View Full Version : Newbie looking to buy mill/CNC but which one?

08-04-2004, 01:24 AM
Hi all. I would like to start some machining to make computer cooling blocks and
motorcycle/truck parts. I know nothing of CNC or milling. Should I get a manual
mill vs CNC? How hard is it to learn to CNC? Can I convert a manual mill to CNC
later? The mills I am thinking about purchasing are Taig, Lathemaster, Homier, Maxnc, or the Sieg X3. Are the Sieg mills the same as the ones that Harbor Frieght sells? They look very similar. I plan to be working with primarily aluminum, but may dabble in copper and stainless steel. Any recomendations?

Thanks in advance!


08-04-2004, 09:58 AM
As a rough guide, if you are doing one-off items then probabally a manual mill would be OK if you plan to do production of any considerable quantity then the CNC will shine.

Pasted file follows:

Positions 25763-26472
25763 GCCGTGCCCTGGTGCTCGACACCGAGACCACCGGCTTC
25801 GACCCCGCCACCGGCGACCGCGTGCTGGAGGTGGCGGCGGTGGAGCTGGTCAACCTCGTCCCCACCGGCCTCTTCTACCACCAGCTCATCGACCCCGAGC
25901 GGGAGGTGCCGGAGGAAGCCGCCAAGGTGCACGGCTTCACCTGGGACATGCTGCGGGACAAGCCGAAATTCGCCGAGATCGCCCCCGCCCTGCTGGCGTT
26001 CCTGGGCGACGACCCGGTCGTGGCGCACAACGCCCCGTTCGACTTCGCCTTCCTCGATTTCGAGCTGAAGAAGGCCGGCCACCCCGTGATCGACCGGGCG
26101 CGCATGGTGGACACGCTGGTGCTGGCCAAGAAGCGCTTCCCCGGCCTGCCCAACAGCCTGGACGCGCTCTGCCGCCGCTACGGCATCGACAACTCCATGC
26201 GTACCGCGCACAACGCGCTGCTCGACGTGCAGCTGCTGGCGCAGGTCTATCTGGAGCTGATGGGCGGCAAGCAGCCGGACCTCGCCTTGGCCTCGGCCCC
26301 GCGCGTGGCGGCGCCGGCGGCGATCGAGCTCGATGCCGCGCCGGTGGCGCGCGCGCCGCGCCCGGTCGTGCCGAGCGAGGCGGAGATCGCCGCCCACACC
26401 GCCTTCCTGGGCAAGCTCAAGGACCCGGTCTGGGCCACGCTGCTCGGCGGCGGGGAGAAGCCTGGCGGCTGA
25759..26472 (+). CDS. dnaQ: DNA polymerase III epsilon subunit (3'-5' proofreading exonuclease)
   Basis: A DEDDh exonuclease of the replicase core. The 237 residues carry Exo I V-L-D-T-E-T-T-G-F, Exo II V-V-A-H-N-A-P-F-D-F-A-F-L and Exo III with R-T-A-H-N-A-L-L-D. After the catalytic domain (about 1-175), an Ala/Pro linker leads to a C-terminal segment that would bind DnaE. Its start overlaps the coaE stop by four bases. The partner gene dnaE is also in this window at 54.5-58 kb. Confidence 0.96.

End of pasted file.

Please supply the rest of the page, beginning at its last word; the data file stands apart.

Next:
If it is something that you intend making a buisiness out of, if only part time at first, and you have the room, go for the largest mill you can afford, especially if you want to machine stainless e.g. minimum 36"x12" table Bridgeport knee mill etc.
There is a lot of work converting a manual mill to CNC, machined pre-loaded ball screws alone cost a bundle, I would not reccomend going with rolled BS with no preload. There a lot of small CNC mills that come up on ebay etc and usually it is alot cheaper to bring those up to snuff than starting from scratch.

08-08-2004, 12:24 AM
Al, do you really think he needs a table and mill that big for machining stainless? I understand if he is gonna make a large very complex part or something, but even micro sherline mills claim to be capable of machining stainless so long as it is small. I would determine what your size limitations are before even worrying about quality. If you need to machine a 20 x 10" plate, Al is right you will need a good sized knee mill, but a mill of this size will probably already have awesome accuracy. If it turns out you can go smaller, then start deciding what accuracy you need.